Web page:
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So I want an arraylist of objects in java.

I have object1.number and object2.number, object3.number, etc... but those objects have other properties besides number, such as name, distance, etc...

So if it was sorting a string in a array it would just be, put a string in a temporal and let the other string take its place... but in an araryList of objects, how can I do it?

Can I just move objects to that position of the array?


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Does your professor want you to implement the sorting algorithm yourself? –  John Ericksen Apr 13 '12 at 17:33
what @joncarl says is a good point, if so you need to be looking at bubblesort (its fairly easy to implement but not so fast) –  krystan honour Apr 13 '12 at 17:40
Yes, I will implement insertion sort alg. –  user1253201 Apr 13 '12 at 18:24
@user1253201: figure out what you need to do with the objects, and look at the methods from List and ArrayList to see what tools are provided to do so. Most sorts rely on a swap method, which is usually a combination of get, remove, and add methods. –  njzk2 Nov 19 '14 at 17:13

6 Answers 6

Implement your own comparer:

Arrays.sort(yourArray, new Comparator<YourClass>() {
        public int compare(YourClass o1, YourClass o2) {
            //compare object properties
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You mean Collections not Arrays, he is dealing with an ArrayList here ? –  Jalal Sordo Mar 19 '14 at 23:08
An ArrayList is a Collection. –  juergen d Mar 20 '14 at 3:36
Arrays.sort is for arrays, like Object[]. To sort an ArrayList, as mentioned in the question, you would use Collections.sort, as pointed out by @Papa_Jay. –  njzk2 Nov 19 '14 at 17:11
However, this seems to be off-topic, as the OP is apparently supposed to implement a sort algorithm –  njzk2 Nov 19 '14 at 17:11

You need to implement the comparable interface

implements Comparable

the method that does the work is

public int compareTo(Object obj)

Please note that object is often replaced by a full on type because of generic syntax which can be used in the implements statement (shown below).

A full example is here in the tutorial docs hope this helps

A full example (take from the above link is as follows), I have added this just in case the link goes dead at some point

import java.util.*;

public class Name implements Comparable<Name> {
    private final String firstName, lastName;

    public Name(String firstName, String lastName) {
        if (firstName == null || lastName == null)
            throw new NullPointerException();
        this.firstName = firstName;
        this.lastName = lastName;

    public String firstName() { return firstName; }
    public String lastName()  { return lastName;  }

    public boolean equals(Object o) {
        if (o == null || !(o instanceof Name))
            return false;
        Name n = (Name) o;
        return n.firstName.equals(firstName) && n.lastName.equals(lastName);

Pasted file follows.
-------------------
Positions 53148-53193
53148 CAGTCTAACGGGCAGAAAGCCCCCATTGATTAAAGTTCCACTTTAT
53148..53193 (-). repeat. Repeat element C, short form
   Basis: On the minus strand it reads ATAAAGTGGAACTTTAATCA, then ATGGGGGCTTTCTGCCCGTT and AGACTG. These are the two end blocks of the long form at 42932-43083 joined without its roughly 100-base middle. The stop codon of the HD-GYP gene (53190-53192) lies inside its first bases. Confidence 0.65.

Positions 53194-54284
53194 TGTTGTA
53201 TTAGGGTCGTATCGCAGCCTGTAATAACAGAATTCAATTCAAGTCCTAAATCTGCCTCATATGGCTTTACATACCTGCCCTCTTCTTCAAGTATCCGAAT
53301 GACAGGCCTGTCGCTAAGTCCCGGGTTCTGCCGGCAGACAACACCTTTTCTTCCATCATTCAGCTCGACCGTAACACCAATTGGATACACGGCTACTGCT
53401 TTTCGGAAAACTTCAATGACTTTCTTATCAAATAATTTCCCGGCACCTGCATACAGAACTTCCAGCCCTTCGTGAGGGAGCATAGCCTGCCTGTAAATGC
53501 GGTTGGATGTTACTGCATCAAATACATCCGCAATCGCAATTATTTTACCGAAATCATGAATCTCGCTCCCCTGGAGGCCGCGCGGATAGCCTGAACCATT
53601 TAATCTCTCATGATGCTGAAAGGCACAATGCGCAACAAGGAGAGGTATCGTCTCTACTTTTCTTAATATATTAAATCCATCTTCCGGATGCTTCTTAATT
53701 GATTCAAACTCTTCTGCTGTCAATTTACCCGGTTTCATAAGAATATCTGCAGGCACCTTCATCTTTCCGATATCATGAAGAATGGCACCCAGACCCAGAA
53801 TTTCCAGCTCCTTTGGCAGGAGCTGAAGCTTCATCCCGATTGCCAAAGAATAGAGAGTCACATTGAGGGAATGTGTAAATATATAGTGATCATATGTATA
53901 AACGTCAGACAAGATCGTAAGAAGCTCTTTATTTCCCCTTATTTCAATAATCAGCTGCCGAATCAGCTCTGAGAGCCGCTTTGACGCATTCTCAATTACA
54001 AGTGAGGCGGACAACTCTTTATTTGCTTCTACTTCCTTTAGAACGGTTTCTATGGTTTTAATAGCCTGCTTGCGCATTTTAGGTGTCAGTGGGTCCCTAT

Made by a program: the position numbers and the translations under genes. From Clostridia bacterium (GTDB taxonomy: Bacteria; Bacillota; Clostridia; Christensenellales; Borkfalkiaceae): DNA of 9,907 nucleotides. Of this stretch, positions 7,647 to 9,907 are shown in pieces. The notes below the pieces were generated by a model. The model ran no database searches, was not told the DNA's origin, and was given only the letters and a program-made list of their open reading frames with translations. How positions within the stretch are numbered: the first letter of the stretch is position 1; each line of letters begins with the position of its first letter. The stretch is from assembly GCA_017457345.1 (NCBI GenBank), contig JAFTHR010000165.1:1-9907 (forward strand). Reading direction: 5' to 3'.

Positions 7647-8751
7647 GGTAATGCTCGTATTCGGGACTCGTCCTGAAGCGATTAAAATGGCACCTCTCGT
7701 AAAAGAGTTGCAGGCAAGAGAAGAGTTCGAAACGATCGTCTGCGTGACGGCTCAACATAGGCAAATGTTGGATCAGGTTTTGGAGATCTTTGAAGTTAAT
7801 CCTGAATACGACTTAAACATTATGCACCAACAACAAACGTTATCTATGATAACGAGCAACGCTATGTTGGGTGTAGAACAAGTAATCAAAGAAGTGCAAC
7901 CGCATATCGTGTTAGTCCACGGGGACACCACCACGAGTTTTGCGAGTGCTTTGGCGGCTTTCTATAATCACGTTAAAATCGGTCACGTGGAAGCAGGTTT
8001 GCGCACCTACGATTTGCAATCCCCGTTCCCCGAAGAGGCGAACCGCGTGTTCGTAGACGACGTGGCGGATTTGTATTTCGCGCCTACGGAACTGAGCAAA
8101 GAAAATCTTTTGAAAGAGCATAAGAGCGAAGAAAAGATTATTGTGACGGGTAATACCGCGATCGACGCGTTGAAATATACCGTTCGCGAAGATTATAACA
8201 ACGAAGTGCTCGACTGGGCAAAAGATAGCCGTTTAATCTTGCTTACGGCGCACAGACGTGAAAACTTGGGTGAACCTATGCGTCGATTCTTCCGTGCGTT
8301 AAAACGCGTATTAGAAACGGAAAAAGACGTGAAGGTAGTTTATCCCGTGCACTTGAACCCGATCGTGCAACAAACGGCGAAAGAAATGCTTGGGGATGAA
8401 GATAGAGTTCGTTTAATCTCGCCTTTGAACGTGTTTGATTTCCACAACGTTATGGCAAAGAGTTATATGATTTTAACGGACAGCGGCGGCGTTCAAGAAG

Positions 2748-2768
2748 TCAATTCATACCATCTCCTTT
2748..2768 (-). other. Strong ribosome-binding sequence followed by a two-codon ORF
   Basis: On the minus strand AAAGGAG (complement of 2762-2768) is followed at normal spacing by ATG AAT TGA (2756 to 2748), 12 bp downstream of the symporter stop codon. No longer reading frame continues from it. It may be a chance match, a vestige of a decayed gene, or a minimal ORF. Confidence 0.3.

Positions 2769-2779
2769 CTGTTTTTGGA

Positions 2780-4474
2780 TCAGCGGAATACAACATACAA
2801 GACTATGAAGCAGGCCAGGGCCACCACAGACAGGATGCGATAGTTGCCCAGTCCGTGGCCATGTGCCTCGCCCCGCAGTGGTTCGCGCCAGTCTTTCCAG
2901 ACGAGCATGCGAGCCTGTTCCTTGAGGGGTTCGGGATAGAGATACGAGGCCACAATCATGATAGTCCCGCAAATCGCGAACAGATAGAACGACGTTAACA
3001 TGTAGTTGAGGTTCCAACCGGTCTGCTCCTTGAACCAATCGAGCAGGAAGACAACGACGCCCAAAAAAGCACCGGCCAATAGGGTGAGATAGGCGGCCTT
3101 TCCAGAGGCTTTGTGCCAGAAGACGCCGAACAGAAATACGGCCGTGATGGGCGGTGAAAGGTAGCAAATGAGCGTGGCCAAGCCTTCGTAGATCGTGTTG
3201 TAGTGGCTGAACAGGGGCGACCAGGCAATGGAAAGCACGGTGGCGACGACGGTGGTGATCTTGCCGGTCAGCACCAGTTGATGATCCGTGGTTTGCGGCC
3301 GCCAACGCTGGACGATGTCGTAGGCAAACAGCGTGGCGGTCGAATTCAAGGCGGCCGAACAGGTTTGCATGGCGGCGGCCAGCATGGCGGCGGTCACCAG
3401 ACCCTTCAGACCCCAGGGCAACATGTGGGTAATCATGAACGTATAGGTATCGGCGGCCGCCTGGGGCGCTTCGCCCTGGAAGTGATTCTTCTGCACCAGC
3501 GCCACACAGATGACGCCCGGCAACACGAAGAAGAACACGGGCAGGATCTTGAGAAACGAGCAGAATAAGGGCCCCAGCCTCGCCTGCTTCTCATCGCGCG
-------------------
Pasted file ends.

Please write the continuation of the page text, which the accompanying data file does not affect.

public int hashCode() {
        return 31*firstName.hashCode() + lastName.hashCode();

    public String toString() {
    return firstName + " " + lastName;

    public int compareTo(Name n) {
        int lastCmp = lastName.compareTo(n.lastName);
        return (lastCmp != 0 ? lastCmp : firstName.compareTo(n.firstName));

The client code from the article is:

import java.util.*;

public class NameSort {
    public static void main(String[] args) {
        Name nameArray[] = {
            new Name("John", "Smith"),
            new Name("Karl", "Ng"),
            new Name("Jeff", "Smith"),
            new Name("Tom", "Rich")

        List<Name> names = Arrays.asList(nameArray);
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You need to use comparator for this purpose.

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Based on your question, I take it that you are supposed to be implementing the sorting algorithm yourself. If that is the case, you can manipulate the position of elements within an ArrayList, it just works a bit differently than a regular array. Have a look at the add(int index, E element). The index parameter lets you decide where in the ArrayList to add the element.

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I think you want to direct him to the set method instead of the add method. the add method, slides elements instead of replacing them. –  Colin D Apr 13 '12 at 17:37
@ColinD Not necessarily. While you could replace one element with another, you could also remove an element and then place it into its new position, kind of depends a bit on the algorithm. –  James Montagne Apr 13 '12 at 17:39
Unless you are staring with a sorted array and adding new elements, using add() will have hidden performance penalties because it needs to shift all elements that have higher indexes. The same applies for remove(). Using set() is the O(1) way to update entries in the array, which is what you want for sorting. –  Colin D Apr 13 '12 at 17:45

To manipulate the entries of an ArrayList like that of a traditional array, use ArrayList.set(int, E).


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Use to Collections.sort() to sort an ArrayList in Java 8:

Collections.sort(array, new Comparator<Class>() {
    public int compare(Class o1, Class o2) {
        //compare object properties
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